Economy is highly dependent with shortage of water, electricity, key fuels and mass migration of youths at the pinnacle of concerns only made tougher with an expectant population and high inflation. Without consolidation of regional boundaries, greater international recognition and a self-sufficient economic hub - the region will always be at the mercy of neighbouring wolves.



2007 is a significant year for the Kurds. As fundamental as the liberation of Iraq in 2003 and as significant as the gains in the post Saddam elections, this year is a historical milestone for all parts of Kurdistan. The referendum in Kirkuk marks one of the last momentous cogs in the Kurdish renaissance. The return of a historical city with the vast riches with it is one further stride towards self-sufficiency and control of own destiny - the crucial factors in long-term survival.



In the short-term, the strength and position of the Kurds has placed them as a prosperous entity in Iraq, perhaps Americas only true allies and a force finally to be reckoned with in Turkey and beyond. However, winning the respect of neighbours and the support of the US is not necessarily the passport to future assurance.



With the death of Saddam a new dawn can finally ensue. However, brining down one symbol of tyranny will never guarantee prosperity. It must not be forgotten that only a man is dead but the roots of Arabic nationalistic evil that created the very dictator persists and grows.



The time has come to further international education on the Kurds and Kurdistan and placate our place on the map even on albeit ideological borders. Only greater international recognition and credibility will establish long-term goals.





If you prick us, do we not bleed?  
  if you tickle us, do we not laugh? if you poison  
  us, do we not die? and if you wrong us, shall we not  
  revenge? m.of v. w.shaka                                             speare

Julie Fern

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Re: The Kurds...building friendly nations in mid east!
« Reply #4 on: March 12, 2007, 07:44:03 PM »
kurds = turds.

Butters Stotch

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Re: The Kurds...building friendly nations in mid east!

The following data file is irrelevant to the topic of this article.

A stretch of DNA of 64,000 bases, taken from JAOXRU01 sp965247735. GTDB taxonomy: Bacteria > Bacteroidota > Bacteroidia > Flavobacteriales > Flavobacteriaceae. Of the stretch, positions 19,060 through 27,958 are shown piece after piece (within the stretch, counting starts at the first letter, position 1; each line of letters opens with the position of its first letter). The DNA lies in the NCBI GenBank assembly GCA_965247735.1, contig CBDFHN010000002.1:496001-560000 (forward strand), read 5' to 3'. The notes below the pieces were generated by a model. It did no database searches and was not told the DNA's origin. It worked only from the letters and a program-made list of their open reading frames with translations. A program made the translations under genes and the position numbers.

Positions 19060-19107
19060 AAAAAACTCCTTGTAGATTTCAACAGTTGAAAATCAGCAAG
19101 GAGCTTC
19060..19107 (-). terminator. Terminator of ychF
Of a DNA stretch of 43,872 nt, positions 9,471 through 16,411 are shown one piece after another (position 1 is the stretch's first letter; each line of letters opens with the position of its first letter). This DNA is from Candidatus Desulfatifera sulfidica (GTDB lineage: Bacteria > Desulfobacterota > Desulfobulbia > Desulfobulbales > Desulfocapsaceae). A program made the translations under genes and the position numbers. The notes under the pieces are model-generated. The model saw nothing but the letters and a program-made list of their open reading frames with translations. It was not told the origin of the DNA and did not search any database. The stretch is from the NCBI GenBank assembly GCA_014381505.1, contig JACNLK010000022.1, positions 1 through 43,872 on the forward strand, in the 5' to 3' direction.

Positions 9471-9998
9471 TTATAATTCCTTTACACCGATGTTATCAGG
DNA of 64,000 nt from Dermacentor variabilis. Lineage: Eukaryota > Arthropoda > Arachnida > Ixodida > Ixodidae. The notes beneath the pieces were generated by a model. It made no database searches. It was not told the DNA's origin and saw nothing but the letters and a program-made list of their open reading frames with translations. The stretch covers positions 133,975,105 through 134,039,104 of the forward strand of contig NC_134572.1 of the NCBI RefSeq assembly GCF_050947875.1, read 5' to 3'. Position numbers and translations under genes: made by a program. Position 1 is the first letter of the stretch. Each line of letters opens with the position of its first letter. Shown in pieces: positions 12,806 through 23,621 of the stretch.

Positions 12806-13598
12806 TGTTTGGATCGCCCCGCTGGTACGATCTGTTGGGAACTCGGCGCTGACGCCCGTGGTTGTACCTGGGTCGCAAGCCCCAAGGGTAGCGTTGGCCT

« Reply #5 on: March 13, 2007, 12:10:23 PM »
a new ally...brought to empowerment by gwbush...

Never mind that it will cost us an old ally (Turkey).   ::)
I don't want to do it if it hurts or if it makes you get all sticky.

Julie Fern

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Re: The Kurds...building friendly nations in mid east!
« Reply #6 on: March 13, 2007, 03:07:52 PM »
and spark another war or two or three.

yum!  we sure do have brave president!

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Re: The Kurds...building friendly nations in mid east!
« Reply #7 on: March 16, 2007, 03:29:08 AM »
Iraqi Energy: What Might Work
March 14, 2007 17 31  GMT



Summary

A newly announced Royal Dutch/Shell consortium is likely to launch Iraq's first post-Hussein energy project.

Analysis

Energy supermajor Royal Dutch/Shell announced March 14 that it has formed a consortium with a number of Turkish energy firms to bid on natural gas projects in Iraq, with the intent of building a natural gas line from Iraqi Kurdistan to Turkey's Mediterranean port of Ceyhan. With Iraq's new oil law edging toward realization, this Shell consortium will likely be the first to launch a successful major energy project in post-Hussein Iraq.

Of the many obstacles to an Iraqi energy renaissance, the most significant are:





The ongoing insurgency that attacks petroleum infrastructure. In the north those attacks cluster around the Sunni Arab city of Baiji, through which all energy output for the Kurdish regions flows.